Net Neutrality is officially dead in the United States, as of today. This is a terrible thing. Now, ISPs can charge additional fees for different websites or platforms, and slow down or speed up downloads/streaming in order to charge for higher plans or actively harm competitor services. This is an attack on knowledge and information, and another way to harm the poor, especially. This country is under distress in so many ways.
Example: I did not want to purchase a cable television package through our local ISP, AT&T (one of only two options in my region — another major problem, considering the argument on the other side was that the “competitive marketplace” would actually make prices better; we saw how well that worked for health insurance!); so, we got Hulu Live television. Until now, our ISP was required to give us the speed they promised and access to anything/everything on the internet. Now, because Hulu is a competitor service owned by Fox, Time Warner, and Disney, AT&T can say: Hey. If you don’t buy OUR cable television, we are going to charge you an extra $10 (or whatever) per month to access Hulu, or we’re going to slow down streaming speeds on it.
So, what do I do? Try to watch television with old dial-up speeds? Pay more for this one service on top of what I already pay for internet? They could then go ahead and do the same with anything else – another $10/month for Netflix. Another $10/month for Amazon Prime videos. On and on. And don’t get me started with phone services — want Twitter? Add $3/month. Want Snapchat? Add $5/month! And on and on and on….
This is the world we’re allowing? Year after year after year, since the 1980s, we’ve been standing by and letting these major corporations (which, with “Citizens United,” the Supreme Court has mystifyingly classified as “people”??) rob us blind and take advantage of us. I mean, seriously, what the hell are we doing? Americans have been so duped into thinking that everything must be a competition and that there is only “so much” to go around, that we’re starving ourselves and each other. We no longer believe in a living wage, let alone a thriving one (which should be our right!), and instead gleefully watch as all our money is sucked up by the same few families and companies. The American narrative that “anything is possible,” while originally an inspiration to immigrants and the poor, has been masterfully usurped and poisoned by the powerful few. Our body politic is diseased.
We’ve been duped. We’ve been psychologically and emotionally manipulated. We’ve bought into a powerful but ridiculous “self-made,” “independent,” “bootstrap” mythology that these plutocrats have spoon-fed us for decades. This is a lie. It always has been. For decades, we have been told that demanding a better life for ourselves and out neighbors is “selfish” and “entitled.” Instead, these elites have convinced us that, if we really want it, we should work harder for it. So, we do. As each year passes, we work longer hours. We take on a second and a third job. We de-unionize because we believe the companies that tell us unionizing caused the problem. We keep medicine privatized because we believe them when they say universal healthcare is too expensive. We educate ourselves, taking on crippling debt in the process, because we believed them when they said a higher education would lead to that elusive, better paying job with “benefits” like a week’s paid time off and, if we’re really lucky, health insurance and maybe a couple of weeks off for maternity leave. We’re told, oxymoronically, that our societal problems are the result of a “destabilized family structure,” all the while we’ve been convinced that we have to spend more and more time at work, which leaves less and less time for family. Wages go down. “Right-to-Work” turns us into a labor class fighting against itself for the least opportunity, not the best one. Housing prices skyrocket.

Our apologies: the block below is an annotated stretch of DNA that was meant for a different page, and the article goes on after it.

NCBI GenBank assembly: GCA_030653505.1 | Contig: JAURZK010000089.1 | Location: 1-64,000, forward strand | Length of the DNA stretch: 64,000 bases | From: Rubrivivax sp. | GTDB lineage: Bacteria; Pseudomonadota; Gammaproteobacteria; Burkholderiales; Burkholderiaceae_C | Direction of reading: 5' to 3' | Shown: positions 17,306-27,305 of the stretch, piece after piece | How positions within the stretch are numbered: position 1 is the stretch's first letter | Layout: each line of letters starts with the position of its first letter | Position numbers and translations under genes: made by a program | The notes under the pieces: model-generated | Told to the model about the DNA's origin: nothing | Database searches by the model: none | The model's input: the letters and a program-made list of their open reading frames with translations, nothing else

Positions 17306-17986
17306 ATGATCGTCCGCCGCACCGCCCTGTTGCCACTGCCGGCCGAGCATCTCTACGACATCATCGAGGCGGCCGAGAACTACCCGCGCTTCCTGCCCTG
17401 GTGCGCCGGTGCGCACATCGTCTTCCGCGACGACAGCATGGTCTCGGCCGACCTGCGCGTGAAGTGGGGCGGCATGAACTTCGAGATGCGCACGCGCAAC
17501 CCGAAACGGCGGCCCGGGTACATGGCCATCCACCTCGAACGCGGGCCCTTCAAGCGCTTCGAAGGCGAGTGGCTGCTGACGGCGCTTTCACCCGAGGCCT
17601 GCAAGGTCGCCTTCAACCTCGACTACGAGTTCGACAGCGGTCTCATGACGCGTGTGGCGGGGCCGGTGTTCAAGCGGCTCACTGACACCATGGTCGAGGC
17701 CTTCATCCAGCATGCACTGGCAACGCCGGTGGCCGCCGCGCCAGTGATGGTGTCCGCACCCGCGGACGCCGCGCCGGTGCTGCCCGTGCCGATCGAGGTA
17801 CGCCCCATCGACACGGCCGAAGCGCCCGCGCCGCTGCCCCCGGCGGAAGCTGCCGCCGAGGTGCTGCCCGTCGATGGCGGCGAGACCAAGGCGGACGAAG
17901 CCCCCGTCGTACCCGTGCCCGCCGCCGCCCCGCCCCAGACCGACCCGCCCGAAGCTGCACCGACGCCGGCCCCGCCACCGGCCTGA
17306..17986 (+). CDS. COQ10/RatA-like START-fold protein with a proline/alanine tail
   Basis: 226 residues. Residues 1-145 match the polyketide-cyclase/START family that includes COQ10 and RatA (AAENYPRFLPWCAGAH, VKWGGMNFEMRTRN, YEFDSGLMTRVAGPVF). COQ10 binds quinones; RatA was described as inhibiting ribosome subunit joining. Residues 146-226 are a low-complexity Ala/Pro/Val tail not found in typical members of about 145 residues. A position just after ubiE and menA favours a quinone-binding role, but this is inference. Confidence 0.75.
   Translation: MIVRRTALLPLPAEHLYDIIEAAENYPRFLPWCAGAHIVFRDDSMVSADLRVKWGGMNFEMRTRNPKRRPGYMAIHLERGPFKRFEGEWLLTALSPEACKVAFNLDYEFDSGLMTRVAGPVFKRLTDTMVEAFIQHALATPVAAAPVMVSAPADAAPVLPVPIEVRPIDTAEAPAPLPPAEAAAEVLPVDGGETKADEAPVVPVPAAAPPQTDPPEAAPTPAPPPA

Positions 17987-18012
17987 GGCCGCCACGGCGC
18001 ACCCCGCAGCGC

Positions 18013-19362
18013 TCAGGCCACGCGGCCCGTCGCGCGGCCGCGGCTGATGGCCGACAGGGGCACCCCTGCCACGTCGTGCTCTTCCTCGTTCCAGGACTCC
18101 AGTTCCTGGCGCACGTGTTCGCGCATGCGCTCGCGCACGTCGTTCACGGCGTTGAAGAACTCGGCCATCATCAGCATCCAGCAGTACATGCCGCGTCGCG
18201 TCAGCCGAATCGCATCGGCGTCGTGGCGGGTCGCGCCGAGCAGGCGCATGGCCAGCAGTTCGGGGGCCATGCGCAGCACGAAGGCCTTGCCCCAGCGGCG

We were told it would all trickle-down, eventually. But “eventually” never came. We’ve convinced ourselves to believe all these lies, to work “hard” and guard our “benefits” selfishly because there might just be enough for me. Because it feels right–feels American–to work ourselves to death. We listened to their lies. We keep listening. And we’re killing ourselves because of it. Literally. “Someday” will never come.
The corruption running rampant through our government, and our willingness to allow it, could very well be the end of the United States as we, and the world, has known it. How will history look back on all of us? On these days?
“Government is instituted for the common good; for the protection, safety, prosperity, and happiness of the people; and not for profit, honor, or private interest of any one man, family, or class of men.” — John Adams
Book Reviews ∙ Bookish Tags ∙ Book Discussions
For the ink-hearted
an exposition of micro and punk poetry
Dedicated to Emerging Writers
quotes, excerpts and reviews
You don’t start out writing good stuff. You start out writing crap and thinking it’s good stuff, and then gradually you get better at it. That’s why I say one of the most valuable traits is persistence. Octavia E. Butler
My life as a black, disabled teenager
A bookish blog (mostly) about women writers of the nineteenth and twentieth centuries